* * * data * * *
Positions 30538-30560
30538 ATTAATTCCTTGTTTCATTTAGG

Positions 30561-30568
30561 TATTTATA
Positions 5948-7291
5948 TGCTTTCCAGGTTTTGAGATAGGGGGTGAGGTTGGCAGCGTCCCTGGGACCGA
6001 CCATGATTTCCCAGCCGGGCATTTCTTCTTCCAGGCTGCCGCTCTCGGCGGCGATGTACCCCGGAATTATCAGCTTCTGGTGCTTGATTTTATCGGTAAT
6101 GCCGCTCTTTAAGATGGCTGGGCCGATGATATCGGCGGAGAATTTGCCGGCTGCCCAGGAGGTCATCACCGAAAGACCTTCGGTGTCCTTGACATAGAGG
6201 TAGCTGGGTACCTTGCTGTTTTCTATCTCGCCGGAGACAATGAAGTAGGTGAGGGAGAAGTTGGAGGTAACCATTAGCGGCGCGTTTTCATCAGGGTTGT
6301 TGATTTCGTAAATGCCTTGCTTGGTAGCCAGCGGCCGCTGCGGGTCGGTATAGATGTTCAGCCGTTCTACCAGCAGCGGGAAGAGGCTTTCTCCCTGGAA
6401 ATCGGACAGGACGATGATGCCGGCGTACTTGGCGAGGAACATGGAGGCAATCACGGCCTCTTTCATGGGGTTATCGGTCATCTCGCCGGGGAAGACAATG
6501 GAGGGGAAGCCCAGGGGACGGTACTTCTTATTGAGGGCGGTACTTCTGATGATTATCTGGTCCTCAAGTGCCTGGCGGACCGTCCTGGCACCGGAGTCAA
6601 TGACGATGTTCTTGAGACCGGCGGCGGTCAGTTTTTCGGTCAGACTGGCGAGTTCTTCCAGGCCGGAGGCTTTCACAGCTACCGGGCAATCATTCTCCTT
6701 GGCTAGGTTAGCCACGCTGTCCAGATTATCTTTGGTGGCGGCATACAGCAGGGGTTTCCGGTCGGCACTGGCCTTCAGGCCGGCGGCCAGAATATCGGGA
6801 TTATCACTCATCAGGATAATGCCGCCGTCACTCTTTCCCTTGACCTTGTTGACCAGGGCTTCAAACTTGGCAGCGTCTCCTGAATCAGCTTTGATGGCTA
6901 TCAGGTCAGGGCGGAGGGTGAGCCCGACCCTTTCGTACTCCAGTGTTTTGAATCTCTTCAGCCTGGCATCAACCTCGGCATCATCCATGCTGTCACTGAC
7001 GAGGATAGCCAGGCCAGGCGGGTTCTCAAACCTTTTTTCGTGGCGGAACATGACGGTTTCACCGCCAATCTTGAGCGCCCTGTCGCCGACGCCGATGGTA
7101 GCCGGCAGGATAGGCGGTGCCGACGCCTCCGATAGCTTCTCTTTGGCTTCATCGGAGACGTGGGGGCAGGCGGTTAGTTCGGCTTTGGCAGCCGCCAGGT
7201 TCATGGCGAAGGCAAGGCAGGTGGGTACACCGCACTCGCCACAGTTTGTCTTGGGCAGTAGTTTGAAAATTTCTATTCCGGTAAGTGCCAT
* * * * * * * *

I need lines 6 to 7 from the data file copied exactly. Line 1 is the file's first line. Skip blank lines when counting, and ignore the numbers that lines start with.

5948 TGCTTTCCAGGTTTTGAGATAGGGGGTGAGGTTGGCAGCGTCCCTGGGACCGA
6001 CCATGATTTCCCAGCCGGGCATTTCTTCTTCCAGGCTGCCGCTCTCGGCGGCGATGTACCCCGGAATTATCAGCTTCTGGTGCTTGATTTTATCGGTAAT